Wessel also became friends with Brady, who formerly served as dean of the College of Aviation at the Daytona Beach Campus. The two shared a love of art.
“She called me the dean of arts and aviation,” says Brady, who is a stained-glass artist and teaches the craft locally. “I think we shared a common bond in that we knew if we did the right thing – as far as art for the institution – that it would last beyond either one of us.”
She wanted to have a greater legacy than artwork, one that would have a lasting impact on the people who come here.
At Wessel’s 90th birthday celebration at Embry-Riddle, Brady presented her with a fused-glass sculpture that he created and entitled “Helen Wessel: The Face of Art at Embry-Riddle Aeronautical University.”
“I have collaborated with Helen on three of the sculptures installed at Embry-Riddle and have appreciated her unique blend of creativity and warmth,” says Brady. “She is a joy to be around and has added immensely to the culture of the College of Aviation.”
Wessel’s gifts of art to the campus include: the “Great Cascading Fountains” at the ICI Center; “Reaching New Horizons,” a multi-colored glass sculpture located inside the Flight Operations Center; “Sky King,” a bronze American bald eagle sculpture located in the Jim Henderson Administration and Welcome Center; “Wings of Change,” a hanging artwork in the College of Aviation Atrium; and “Pathways to the Sky,” the grand stainless-steel sculpture that dominates the James Hagedorn Aviation Complex plaza.
Wessel says she was inspired to support both the visual arts and Embry-Riddle, at the same time.
“I want to make everybody conscious of beauty,” she says. “Getting aesthetically turned on is the best thing that can happen to people.”
In addition to her gifts of artwork, Wessel also created an endowed fund to support arts and culture initiatives at the university’s College of Arts and Sciences. To date, the fund has been used to send students who are veterans on study abroad experiences and to host distinctive one-person performance acts for the enjoyment of the campus community.
“Helen has been a great friend and supporter of Embry-Riddle,” says Bill Grams, retired dean of the College of Arts & Sciences at the Daytona Beach Campus. “The beauty to our campus and the enhanced educational opportunities provided by Helen Wessel’s gifts truly provide a most important missing link for our university.”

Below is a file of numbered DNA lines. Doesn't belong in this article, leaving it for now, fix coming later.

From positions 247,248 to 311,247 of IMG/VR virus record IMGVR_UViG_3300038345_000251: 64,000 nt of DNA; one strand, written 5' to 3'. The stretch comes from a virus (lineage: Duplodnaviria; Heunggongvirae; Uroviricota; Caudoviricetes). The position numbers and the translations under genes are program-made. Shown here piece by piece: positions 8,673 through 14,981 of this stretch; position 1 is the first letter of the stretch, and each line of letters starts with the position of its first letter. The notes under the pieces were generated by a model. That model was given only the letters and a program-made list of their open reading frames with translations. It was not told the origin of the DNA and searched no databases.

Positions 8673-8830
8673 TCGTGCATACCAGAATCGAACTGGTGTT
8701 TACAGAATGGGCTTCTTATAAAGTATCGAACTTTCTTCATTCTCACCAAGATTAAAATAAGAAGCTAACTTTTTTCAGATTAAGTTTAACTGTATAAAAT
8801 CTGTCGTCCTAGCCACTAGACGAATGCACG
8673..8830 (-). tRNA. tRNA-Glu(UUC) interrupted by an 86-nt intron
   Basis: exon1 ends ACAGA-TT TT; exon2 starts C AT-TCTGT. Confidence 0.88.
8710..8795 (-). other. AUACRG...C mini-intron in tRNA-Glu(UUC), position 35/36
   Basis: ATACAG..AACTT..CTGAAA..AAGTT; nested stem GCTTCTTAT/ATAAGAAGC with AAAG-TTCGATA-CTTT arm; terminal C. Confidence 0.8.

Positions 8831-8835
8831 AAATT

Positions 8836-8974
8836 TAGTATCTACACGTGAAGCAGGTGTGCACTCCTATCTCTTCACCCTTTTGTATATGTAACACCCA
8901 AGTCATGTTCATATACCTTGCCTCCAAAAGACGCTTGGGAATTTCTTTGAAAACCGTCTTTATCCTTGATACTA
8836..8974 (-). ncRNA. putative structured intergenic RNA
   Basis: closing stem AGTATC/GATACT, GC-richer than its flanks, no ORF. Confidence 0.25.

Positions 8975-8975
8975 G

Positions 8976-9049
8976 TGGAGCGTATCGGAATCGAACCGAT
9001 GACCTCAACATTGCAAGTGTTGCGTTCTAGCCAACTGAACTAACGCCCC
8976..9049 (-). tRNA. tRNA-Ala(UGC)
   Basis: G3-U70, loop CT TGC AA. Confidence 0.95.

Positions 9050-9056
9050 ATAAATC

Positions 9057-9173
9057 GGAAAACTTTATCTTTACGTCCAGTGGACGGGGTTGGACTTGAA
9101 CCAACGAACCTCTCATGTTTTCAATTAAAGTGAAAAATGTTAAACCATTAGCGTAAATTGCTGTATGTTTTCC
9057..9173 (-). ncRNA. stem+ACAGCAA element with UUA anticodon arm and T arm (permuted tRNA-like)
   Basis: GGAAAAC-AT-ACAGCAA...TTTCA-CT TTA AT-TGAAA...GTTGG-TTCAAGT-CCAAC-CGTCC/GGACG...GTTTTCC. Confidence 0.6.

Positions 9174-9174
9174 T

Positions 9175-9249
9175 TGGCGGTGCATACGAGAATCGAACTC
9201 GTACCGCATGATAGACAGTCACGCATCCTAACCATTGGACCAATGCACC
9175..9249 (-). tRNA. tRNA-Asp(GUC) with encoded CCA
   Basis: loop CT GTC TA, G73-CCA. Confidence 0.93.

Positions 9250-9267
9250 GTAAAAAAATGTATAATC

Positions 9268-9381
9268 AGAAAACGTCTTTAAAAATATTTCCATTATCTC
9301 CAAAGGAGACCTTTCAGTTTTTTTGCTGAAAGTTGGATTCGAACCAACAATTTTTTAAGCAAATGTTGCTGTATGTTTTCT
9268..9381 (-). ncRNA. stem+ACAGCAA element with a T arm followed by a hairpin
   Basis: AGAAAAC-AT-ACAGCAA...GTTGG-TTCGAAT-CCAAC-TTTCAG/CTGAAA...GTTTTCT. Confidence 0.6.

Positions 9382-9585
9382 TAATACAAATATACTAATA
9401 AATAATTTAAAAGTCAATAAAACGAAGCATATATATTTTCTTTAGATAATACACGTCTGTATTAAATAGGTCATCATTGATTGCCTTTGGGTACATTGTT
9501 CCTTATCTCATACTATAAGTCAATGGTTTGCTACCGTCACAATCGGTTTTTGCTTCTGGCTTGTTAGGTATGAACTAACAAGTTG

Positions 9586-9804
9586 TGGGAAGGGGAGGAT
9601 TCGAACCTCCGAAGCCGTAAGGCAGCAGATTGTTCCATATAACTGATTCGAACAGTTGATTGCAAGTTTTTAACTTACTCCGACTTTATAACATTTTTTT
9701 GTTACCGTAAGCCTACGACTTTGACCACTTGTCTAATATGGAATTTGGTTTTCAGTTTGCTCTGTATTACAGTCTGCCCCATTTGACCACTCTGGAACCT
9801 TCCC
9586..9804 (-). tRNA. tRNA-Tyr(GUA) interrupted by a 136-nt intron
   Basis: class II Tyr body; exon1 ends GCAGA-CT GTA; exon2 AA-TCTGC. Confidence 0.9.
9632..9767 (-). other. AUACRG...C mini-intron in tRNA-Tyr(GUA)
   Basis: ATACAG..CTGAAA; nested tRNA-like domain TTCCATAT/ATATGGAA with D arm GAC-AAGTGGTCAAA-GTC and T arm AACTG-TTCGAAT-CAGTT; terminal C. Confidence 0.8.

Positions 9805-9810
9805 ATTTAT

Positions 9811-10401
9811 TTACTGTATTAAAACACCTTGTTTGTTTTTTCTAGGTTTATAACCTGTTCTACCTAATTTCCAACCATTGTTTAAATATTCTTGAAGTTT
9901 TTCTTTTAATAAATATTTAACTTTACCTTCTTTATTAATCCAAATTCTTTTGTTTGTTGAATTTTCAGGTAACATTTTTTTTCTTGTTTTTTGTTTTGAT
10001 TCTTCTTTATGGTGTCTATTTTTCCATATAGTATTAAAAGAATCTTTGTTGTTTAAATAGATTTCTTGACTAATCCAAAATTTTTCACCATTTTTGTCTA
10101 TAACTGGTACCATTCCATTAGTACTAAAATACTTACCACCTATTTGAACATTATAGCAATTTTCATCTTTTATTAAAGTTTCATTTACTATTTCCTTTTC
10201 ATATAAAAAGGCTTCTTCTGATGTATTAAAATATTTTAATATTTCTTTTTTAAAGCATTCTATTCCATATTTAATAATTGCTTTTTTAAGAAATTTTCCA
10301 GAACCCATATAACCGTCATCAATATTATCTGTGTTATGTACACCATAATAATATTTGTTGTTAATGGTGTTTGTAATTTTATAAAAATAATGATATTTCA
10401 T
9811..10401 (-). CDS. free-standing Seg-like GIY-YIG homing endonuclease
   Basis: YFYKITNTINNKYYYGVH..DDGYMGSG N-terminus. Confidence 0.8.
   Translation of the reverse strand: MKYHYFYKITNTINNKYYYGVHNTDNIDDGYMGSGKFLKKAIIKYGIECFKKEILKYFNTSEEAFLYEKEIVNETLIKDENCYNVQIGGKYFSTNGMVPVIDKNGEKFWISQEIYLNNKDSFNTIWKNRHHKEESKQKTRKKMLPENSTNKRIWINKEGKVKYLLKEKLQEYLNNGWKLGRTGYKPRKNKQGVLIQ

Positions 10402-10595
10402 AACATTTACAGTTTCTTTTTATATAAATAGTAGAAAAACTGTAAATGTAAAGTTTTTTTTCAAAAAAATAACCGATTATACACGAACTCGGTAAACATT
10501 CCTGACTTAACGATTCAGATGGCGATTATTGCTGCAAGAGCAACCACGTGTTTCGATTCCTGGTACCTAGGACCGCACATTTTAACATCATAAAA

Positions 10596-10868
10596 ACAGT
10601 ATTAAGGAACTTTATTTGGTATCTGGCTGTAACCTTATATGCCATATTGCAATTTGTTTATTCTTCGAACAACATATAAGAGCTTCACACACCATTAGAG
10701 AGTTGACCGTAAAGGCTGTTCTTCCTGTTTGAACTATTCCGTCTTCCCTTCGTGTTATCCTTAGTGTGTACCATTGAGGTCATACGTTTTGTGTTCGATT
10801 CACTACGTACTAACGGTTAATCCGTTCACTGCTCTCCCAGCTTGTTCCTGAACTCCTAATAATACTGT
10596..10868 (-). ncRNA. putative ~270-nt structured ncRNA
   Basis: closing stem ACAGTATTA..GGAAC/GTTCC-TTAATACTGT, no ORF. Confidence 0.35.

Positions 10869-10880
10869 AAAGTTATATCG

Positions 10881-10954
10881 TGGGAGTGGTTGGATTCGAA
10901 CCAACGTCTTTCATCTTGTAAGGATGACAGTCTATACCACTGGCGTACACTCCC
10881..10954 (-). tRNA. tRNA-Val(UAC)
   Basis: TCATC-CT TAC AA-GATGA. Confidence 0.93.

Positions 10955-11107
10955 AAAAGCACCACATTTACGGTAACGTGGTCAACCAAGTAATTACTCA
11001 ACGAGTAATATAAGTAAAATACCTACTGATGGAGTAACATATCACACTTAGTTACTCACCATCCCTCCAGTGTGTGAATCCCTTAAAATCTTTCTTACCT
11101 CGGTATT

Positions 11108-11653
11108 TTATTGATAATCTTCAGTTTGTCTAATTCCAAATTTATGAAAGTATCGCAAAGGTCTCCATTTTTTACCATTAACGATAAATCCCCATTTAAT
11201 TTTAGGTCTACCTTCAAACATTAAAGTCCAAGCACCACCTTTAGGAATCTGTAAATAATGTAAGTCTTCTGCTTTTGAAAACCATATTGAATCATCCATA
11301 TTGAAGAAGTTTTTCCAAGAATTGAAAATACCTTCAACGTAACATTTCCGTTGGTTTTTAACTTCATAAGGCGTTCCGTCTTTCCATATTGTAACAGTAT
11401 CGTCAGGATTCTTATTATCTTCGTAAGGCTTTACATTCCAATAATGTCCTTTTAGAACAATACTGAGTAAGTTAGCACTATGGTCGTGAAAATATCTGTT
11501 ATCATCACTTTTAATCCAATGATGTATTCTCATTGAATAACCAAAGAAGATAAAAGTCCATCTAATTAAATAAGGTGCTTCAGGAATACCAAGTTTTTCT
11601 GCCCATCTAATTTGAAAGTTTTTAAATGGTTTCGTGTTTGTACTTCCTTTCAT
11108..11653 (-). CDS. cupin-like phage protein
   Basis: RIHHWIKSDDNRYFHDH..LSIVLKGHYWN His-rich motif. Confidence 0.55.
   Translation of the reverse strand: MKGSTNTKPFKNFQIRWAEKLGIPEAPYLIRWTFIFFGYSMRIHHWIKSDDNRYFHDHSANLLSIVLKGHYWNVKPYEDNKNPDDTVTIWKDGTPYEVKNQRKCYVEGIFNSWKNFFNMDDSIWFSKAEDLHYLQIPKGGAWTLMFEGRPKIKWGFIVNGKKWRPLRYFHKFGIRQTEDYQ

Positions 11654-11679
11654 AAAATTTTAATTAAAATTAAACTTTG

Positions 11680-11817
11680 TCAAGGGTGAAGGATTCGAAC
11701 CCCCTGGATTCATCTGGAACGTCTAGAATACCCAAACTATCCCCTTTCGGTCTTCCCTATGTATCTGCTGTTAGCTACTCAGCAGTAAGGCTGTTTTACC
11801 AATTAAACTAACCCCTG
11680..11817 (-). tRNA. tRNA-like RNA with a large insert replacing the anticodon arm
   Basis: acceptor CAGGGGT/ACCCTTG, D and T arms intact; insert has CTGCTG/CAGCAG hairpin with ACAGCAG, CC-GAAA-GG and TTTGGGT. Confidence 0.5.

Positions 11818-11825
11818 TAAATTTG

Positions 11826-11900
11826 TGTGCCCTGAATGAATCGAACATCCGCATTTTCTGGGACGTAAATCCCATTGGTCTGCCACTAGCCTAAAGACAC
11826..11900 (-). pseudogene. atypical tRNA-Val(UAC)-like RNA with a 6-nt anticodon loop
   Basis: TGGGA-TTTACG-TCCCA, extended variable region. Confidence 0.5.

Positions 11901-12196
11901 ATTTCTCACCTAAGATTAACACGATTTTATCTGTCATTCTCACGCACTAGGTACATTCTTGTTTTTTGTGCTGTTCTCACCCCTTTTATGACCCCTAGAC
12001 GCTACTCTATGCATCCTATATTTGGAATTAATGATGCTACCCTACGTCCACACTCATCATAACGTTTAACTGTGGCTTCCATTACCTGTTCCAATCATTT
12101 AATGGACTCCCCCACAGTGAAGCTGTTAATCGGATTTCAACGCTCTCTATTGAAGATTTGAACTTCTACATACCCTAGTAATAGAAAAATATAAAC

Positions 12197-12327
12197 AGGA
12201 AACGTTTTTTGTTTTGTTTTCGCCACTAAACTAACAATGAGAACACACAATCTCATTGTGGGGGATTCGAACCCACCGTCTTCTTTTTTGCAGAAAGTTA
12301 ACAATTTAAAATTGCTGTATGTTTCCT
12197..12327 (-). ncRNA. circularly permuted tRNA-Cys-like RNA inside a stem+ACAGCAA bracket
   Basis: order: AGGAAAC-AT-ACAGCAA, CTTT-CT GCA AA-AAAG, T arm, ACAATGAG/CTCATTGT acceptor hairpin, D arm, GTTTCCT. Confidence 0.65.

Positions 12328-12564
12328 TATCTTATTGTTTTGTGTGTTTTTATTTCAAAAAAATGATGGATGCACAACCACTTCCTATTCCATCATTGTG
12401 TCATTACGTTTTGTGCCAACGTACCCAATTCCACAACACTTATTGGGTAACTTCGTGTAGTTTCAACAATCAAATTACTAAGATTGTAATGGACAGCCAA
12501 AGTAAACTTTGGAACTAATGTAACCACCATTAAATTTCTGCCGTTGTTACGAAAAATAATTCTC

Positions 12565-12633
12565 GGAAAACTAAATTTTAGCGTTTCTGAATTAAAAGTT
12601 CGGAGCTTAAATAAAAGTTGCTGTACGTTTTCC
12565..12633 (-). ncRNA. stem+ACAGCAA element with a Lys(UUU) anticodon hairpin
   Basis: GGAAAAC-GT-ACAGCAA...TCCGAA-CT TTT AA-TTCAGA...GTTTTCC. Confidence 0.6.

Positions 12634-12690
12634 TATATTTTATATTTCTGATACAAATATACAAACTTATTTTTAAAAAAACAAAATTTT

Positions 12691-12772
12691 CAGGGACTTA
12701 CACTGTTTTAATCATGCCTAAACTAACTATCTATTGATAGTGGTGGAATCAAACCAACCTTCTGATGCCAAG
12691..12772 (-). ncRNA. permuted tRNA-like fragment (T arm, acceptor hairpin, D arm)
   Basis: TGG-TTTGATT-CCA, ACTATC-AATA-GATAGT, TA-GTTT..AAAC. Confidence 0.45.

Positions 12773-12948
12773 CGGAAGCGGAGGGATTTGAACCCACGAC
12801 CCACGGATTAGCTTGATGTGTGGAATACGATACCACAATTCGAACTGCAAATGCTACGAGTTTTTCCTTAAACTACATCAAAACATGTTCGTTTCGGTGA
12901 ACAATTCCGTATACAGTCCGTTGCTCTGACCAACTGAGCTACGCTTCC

Brady says the university was going to ask Wessel if she was interested in funding a piece of artwork for the new Daytona Beach Campus Student Center (scheduled for completion in 2018), but she had other ideas.
“Helen said, ‘I want to do more,’” Brady recalls.
When he and senior director of development Kathleen Hennessy talked about a vision for a biology program focused on bringing more women to campus, she loved the idea, he says.
The endowed chair provides important resources to start the program and attract top faculty in the field.
“Aerospace physiology looks at the body in response to air and space flight. If we are going to be leaders in aerospace, this is absolutely a component,” says Karen Gaines, dean of the College of Arts and Sciences. “Helen is jumpstarting this program.”
Biology is the leading science major among women and minorities and opens a wealth of opportunities for students to pursue careers in the growing healthcare field, Gaines says.
“The aerospace physiology program will be the pathway for pre-health majors and open doors for students who want to enter the armed forces, the private sector or pursue careers in research,” she adds.
Wessel says she is excited to have the chance to make a significant impact on advancing science education at Embry-Riddle and encouraging more women to enroll at the university.
Her foundational support of the program also honors her late husband, Bob, who was vice provost for graduate education at the University of Cincinnati and an economics professor. He was also an advocate for more educational opportunities for women, she says.
Ultimately, Wessel says her gift honors women with the intelligence and determination to follow their dreams.
“It is a perfect mix for me and Embry-Riddle,” she says.